Obigatory Reply

My LGA 2011 mATX mobo is an HP Pegatron IPIWB-PB X79 I picked up for $75 on ebay, on which I've run an E5-1620 4C/8T OC'd to 4.3+ GHz for several years with no problem at all. The OC was done using XTU.

HP-OC.jpg

XTU.jpg
 

Tech Tweaker

Member
Joined
Dec 14, 2010
the i7 920 is locked hence why xtu wont work

The program offers more than just multiplier adjustment normally, so your argument doesn't seem that valid. If it were actually supported, I should be able to adjust something. But no, nothing, I can't adjust a single setting from within this program.

I could overclock on an LGA1155 locked i5 2400 with this program, so locked or unlocked multipliers has little to do with it.

It has nothing to do with locked versus unlocked, LGA1366 is simply an unsupported platform.

Same reaction with my i7 930, Xeon E5520, Xeon E5640, Xeon W3530, Xeon L5630, Xeon E5506, and Xeon E5504.

Otherwise, I will believe it when I see it.

On an LGA1155 or newer socket type there's base clock/reference clock adjustment, voltage adjustment, voltage offset adjustment, Turbo Boost Power Max and Short Power Max adjustment, Adaptive or Static Voltage mode selection, Processor Current Limit, among others. But for me with an LGA1366 system I see none of those options, not a single one.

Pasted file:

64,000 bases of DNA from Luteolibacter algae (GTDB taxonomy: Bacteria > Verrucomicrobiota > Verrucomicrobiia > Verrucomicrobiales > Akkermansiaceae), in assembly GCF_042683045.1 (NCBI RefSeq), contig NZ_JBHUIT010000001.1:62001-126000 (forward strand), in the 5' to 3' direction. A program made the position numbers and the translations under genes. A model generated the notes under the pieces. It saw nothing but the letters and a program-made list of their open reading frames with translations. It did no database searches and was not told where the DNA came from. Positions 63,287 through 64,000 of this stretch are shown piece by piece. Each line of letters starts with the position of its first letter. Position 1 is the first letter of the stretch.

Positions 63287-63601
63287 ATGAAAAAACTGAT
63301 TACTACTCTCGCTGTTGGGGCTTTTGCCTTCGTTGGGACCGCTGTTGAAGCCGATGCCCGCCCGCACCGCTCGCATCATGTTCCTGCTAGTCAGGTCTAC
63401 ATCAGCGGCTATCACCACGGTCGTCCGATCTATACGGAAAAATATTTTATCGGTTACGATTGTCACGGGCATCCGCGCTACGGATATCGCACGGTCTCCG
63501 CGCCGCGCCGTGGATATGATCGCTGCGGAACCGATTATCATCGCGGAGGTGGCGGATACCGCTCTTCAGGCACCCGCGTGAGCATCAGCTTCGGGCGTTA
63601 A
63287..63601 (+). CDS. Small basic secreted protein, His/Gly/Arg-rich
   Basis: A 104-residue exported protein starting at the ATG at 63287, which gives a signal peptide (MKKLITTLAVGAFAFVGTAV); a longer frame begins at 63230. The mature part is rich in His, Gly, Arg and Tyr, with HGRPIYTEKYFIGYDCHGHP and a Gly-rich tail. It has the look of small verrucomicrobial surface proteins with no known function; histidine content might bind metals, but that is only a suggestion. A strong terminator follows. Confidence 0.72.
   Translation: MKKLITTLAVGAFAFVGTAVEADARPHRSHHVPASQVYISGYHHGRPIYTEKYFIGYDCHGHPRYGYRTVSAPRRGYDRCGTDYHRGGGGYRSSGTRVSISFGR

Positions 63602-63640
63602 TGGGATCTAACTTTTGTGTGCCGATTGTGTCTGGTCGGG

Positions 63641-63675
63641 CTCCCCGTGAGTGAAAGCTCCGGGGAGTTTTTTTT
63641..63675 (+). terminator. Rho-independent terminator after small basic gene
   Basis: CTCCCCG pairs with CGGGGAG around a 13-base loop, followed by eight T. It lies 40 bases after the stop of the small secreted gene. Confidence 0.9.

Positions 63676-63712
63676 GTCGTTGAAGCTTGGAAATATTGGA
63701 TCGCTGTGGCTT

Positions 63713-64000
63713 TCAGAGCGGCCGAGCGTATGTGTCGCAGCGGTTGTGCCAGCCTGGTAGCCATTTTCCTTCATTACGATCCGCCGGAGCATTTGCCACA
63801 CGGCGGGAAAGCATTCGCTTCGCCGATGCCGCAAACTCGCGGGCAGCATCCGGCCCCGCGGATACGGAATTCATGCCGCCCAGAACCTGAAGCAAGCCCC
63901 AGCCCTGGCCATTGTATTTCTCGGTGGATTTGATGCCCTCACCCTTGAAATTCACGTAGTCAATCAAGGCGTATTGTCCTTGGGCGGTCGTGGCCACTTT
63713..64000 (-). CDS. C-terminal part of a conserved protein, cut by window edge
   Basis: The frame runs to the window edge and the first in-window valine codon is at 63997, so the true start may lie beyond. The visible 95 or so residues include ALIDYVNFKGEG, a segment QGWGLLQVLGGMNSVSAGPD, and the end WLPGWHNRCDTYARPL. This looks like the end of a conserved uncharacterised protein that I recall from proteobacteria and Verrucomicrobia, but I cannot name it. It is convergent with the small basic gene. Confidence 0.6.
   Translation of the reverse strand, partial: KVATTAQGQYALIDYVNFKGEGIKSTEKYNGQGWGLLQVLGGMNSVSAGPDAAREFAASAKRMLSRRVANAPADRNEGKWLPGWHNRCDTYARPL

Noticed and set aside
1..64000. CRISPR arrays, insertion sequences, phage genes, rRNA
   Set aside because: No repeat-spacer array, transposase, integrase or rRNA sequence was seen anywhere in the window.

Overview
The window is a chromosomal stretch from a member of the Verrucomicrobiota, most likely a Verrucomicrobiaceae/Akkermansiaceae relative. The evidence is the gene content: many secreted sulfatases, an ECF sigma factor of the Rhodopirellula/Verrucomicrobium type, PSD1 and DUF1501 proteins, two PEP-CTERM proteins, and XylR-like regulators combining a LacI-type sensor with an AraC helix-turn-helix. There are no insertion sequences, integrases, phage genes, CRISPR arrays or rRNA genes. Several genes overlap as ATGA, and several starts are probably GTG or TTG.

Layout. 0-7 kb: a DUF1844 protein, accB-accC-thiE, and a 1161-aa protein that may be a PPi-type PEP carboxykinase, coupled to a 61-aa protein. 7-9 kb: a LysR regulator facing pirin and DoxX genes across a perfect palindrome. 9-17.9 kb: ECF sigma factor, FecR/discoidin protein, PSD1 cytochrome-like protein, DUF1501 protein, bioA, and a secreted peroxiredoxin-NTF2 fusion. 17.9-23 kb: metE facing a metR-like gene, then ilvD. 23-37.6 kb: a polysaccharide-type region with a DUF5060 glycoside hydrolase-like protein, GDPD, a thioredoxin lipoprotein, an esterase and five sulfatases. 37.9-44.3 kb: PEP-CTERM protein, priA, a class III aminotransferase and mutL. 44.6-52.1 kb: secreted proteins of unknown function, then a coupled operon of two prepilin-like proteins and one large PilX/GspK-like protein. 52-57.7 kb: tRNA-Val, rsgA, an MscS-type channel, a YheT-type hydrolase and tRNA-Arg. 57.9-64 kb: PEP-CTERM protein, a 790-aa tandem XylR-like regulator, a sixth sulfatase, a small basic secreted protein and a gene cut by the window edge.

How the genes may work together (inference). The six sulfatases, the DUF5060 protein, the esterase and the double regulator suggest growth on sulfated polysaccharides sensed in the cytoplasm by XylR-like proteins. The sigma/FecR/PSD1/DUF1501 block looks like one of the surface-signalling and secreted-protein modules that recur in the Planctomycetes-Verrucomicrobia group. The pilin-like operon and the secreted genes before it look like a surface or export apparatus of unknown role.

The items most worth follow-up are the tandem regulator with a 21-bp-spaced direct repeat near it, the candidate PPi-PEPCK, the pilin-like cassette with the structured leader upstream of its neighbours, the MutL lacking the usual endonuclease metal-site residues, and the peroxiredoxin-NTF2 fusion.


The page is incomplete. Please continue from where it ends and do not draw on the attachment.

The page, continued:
For further evidence, I refer you to the thread you previously posted on W3680's and XTU: http://www.overclockers.com/forums/...n-w3680-cpu-with-intel-extreme-tuning-utility
 
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kaitlin4599

Member
Joined
Jul 15, 2013
no offense but i have read various forum posts where the xeon w3680 and 3690 can be overclocked with xtu
 

Super Nade

† SU(3) Moderator  †
Joined
Aug 30, 2004
Location
Santa Barbara, CA
If you do plan on (manage to) overclocking, I would slap a fan on those FETs and add in a couple of 560uF, 4-6 V, Nichion FP-CAP, Sanyo OSCON or Chemicon conductive polymer caps to those empty slots near the Fujitsu(?) VRM caps. I
 
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kaitlin4599

Member
Joined
Jul 15, 2013
If you do plan on (manage to) overclocking, I would slap a fan on those FETs and add in a couple of 560uF, 4-6 V, Nichion FP-CAP, Sanyo OSCON or Chemicon conductive polymer caps to those empty slots near the Fujitsu(?) VRM caps. I

couldnt i just find a way to mount some mosfet cooling chips onto the upright mosfets then ad a cooling fan to cool the mosfet chips? also can you clarify what you mean by caps on empty slots